Source Pravda.Ru

Camilla's tiara is front-page news in Britain - 26 October, 2005 - News

A tiara worn by a royal lady was front-page news in Britain Wednesday as royal-watchers noted another first for Camilla, Duchess of Cornwall. Camilla, joining her husband Prince Charles at a royal banquet in honor of King Harald V and Queen Sonja of Norway, wore a diamond tiara, loaned by Queen Elizabeth II, for the first time since their marriage in April.

For those who closely follow royal affairs, the tiara marked a further stage in Camilla's acceptance into the family, though it was also noted that tiaras were required dress for all royal ladies at the event.

The duchess, wearing the glittering jeweled band, looked out from the front pages of The Daily Telegraph and The Daily Mail. "Resplendent in diamonds, the Duchess of Cornwall last night staked her place as the second lady of the land," The Daily Mail said.

The Mail noted that Camilla had been left off the guest list for a state banquet in honor of the Italian president, "a humiliating snub", just weeks before the wedding. In contrast, it was noted that Charles' first wife, Princess Diana, had also been a mere royal fiancee when she attended a state banquet a month before her wedding in 1981.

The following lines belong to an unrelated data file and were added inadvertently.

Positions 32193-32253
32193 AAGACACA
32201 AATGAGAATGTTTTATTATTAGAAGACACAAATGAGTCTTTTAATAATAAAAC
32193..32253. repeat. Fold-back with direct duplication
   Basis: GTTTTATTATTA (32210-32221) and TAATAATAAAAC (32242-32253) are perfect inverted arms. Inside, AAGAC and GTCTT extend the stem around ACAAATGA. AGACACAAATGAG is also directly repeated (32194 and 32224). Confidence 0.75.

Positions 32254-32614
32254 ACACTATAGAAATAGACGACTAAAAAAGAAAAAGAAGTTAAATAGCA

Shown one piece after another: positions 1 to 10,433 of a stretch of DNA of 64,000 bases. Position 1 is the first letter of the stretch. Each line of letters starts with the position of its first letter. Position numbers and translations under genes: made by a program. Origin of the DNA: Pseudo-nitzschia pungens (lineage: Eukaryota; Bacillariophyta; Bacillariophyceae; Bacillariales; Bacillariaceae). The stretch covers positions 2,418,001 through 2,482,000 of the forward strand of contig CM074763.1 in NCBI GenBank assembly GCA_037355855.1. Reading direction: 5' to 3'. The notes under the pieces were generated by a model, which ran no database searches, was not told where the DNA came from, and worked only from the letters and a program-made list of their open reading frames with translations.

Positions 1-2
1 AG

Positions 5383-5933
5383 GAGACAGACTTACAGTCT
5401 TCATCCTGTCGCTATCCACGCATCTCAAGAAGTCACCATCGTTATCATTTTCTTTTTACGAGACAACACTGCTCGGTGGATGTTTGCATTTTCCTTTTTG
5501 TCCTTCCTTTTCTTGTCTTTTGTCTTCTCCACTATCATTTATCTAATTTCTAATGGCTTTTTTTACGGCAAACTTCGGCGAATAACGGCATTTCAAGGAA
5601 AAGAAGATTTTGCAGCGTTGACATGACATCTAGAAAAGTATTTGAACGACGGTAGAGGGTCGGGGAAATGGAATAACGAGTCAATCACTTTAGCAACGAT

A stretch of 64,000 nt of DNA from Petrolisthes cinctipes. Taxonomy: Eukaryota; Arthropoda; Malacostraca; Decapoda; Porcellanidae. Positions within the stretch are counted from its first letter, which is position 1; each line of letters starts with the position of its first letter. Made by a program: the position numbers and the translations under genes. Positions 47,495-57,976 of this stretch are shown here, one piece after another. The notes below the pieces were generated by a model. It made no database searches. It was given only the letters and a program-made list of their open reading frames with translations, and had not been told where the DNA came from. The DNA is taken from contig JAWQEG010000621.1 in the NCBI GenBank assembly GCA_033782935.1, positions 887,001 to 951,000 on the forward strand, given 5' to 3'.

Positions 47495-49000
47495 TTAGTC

"Last night, however, there was no room for speculation as Camilla, 58, walked into the glittering ballroom at Buckingham Palace only feet behind the queen," the Mail said, noting that Camilla was seated next to King Harald, just one place away from her mother-in-law.

The tiara, a circle of diamonds mounted in gold and arranged as forget-me-nots and lyres, was made by Garrards in 1911 and worn by Queen Mary for the Delhi Durbar to celebrate the coronation of King George V.

It was loaned to the queen's mother, the then-Queen Elizabeth, in 1947 for an official visit to South Africa and remained with her. The so-called Durbar Tiara previously included five of the Cambridge cabochon emeralds, but Queen Mary had those removed for inclusion in another tiara, reports the AP. I.L.

Several years ago, a prominent Indonesian businessman who now resides in Canada, insisted on meeting me in a back room of one of Jakarta's posh restaurants. An avid reader of mine, he 'had something urgent to tell me', after finding out that our paths were going to be crossing in this destroyed and hopelessly polluted Indonesian capital.

Capitalism reduced Indonesian cities to infested carcases

Several years ago, a prominent Indonesian businessman who now resides in Canada, insisted on meeting me in a back room of one of Jakarta's posh restaurants. An avid reader of mine, he 'had something urgent to tell me', after finding out that our paths were going to be crossing in this destroyed and hopelessly polluted Indonesian capital.

Capitalism reduced Indonesian cities to infested carcases
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